UCF leads Florida universities with 4 professors named AAAS fellows

December 17, 2009

Three University of Central Florida engineering and computer science professors and an anthropology professor have been named fellows by one of the world's largest and most well-respected scientific societies.

The four professors - UCF's total leads all Florida universities -- are among 531 people nationwide selected by their peers for scientifically or socially distinguished efforts to advance science or its applications.

The American Association for the Advancement of Science (AAAS) has recognized Diane Z. Chase from Anthropology; Narsingh Deo and Mubarak Shah of Computer Science; and Debra R. Reinhart of Civil, Environmental and Construction Engineering.

"To have four faculty members recognized by their peers for outstanding achievements in science and engineering is an honor for our entire university community," said M.J. Soileau, vice president for Research and Commercialization. "In classrooms and laboratories throughout our university, students are working with world-class professors who are leaders in their fields. UCF has long recognized the achievements of these four scholars, and it is great to see them earn well-deserved national recognition."

Three of the four professors -- Chase, Shah and Reinhart -- have received UCF's Pegasus Professor award, which recognizes sustained excellence in teaching, research and service. Two of the professors -- Deo and Shah -- hold endowed chairs.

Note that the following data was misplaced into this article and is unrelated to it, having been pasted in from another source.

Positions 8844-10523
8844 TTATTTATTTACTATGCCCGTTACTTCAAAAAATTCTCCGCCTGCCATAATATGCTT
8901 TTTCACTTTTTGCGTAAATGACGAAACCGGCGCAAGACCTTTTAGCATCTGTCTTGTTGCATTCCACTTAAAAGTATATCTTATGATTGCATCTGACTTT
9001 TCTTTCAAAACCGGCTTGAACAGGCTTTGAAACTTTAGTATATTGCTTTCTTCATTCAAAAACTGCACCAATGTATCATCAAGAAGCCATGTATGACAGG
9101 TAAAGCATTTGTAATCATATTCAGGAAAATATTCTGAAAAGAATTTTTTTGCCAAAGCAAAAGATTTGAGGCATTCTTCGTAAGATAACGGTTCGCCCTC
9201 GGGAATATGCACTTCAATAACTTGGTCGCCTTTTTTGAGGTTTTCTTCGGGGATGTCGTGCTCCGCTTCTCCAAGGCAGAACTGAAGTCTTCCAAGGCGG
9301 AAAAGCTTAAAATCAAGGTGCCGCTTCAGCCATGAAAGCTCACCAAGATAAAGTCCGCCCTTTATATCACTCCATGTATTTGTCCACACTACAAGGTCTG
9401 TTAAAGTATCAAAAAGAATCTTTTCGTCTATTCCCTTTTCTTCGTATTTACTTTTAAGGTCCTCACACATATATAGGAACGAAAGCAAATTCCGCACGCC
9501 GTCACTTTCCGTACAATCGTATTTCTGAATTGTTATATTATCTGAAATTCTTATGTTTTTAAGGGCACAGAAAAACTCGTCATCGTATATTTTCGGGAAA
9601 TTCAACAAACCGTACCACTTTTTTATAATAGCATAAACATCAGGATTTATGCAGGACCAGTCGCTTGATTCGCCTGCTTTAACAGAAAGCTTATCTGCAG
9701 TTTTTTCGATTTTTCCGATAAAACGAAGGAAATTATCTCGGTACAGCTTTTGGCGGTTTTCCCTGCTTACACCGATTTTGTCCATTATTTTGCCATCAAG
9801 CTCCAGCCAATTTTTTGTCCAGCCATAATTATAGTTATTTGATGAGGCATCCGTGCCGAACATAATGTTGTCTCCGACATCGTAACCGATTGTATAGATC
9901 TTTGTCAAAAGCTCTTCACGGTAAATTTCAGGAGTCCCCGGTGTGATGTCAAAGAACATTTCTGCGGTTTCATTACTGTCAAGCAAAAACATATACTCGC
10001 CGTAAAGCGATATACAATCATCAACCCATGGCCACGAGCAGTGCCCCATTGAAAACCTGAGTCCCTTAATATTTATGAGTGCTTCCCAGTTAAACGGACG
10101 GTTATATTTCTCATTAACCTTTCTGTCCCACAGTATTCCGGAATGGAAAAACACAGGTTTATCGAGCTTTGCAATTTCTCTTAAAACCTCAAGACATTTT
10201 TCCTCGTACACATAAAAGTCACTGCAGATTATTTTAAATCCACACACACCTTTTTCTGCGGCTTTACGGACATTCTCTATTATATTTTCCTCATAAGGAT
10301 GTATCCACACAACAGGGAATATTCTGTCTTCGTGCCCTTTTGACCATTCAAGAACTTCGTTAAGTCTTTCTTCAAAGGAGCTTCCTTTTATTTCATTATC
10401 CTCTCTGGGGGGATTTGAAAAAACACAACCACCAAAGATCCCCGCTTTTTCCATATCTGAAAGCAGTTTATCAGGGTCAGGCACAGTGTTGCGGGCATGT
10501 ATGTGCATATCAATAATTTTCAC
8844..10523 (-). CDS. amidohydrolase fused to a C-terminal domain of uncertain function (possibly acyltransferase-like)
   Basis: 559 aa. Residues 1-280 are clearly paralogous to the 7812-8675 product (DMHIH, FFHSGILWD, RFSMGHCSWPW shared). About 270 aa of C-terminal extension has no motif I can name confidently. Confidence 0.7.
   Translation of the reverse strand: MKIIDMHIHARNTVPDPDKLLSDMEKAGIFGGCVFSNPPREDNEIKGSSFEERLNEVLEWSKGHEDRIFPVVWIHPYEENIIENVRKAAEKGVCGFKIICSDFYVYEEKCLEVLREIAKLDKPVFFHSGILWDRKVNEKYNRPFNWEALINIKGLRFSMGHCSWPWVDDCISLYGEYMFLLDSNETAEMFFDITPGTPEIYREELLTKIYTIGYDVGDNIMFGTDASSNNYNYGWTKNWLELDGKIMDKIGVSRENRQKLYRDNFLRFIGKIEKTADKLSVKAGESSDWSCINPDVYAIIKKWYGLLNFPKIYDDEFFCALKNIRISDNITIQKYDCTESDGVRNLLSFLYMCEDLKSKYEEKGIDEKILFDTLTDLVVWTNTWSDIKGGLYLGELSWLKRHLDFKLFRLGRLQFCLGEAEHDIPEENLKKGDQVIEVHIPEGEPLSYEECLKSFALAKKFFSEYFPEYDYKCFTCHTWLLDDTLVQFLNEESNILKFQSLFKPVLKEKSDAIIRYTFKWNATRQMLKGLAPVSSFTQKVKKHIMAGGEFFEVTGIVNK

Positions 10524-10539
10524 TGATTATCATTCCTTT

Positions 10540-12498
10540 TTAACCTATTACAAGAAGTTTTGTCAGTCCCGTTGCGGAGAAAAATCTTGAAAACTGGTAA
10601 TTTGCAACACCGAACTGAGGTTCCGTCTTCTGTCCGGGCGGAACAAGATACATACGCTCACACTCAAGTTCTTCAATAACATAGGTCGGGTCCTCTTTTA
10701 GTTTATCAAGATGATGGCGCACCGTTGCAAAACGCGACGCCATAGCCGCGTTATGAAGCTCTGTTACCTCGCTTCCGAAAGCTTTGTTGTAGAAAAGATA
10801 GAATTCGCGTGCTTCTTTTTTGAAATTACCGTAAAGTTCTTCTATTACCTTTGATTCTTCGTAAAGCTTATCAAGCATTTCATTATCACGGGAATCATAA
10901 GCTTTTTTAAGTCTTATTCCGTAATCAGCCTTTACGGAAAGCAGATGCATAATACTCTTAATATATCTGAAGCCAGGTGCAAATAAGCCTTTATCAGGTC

Chase was selected for her distinguished contributions to the Maya archaeology of Caracol, Belize, and the training of more than 180 students in 25 years. A vice provost in Academic Affairs, she has collaborated with her husband and colleague, Arlen, since both began teaching at UCF in 1984. Their research has greatly improved the knowledge of Maya civilization and has served as the foundation for work by many other scholars.

Deo, who holds the Charles N. Millican Endowed Chair, was selected for his distinguished and sustained contributions to various facets of graph theory, algorithms and applications, parallel algorithms and parallel data structures, and for authoring pioneering books. He directs UCF's Center for Parallel Computation. He has received NASA's Apollo Achievement Award, and he is a fellow of the IEEE, a leading professional association for the advancement of technology.

Shah, UCF's Agere Chair Professor of Computer Science, was selected for his outstanding contributions to video surveillance and monitoring, shape from shading, active contours, human action recognition and object tracking in computer vision. He is one of the world's most eminent researchers in computer vision. His research is funded by the National Science Foundation, DARPA, National Institutes of Health, Florida Department of Transportation and industry. He is developing a computer program to analyze brain scans and detect potentially life-threatening tumors, and he is developing algorithms to analyze videos from unmanned aerial vehicles.

Reinhart was selected for her outstanding contributions to the practice and research of solid waste management and groundwater remediation. She has earned more than $5 million in research funding and has mentored many UCF students. An inductee into the Space Technology Hall of Fame, she is now an assistant vice president in the Office of Research and Commercialization. She has served as interim director of the Nanoscience Technology Center.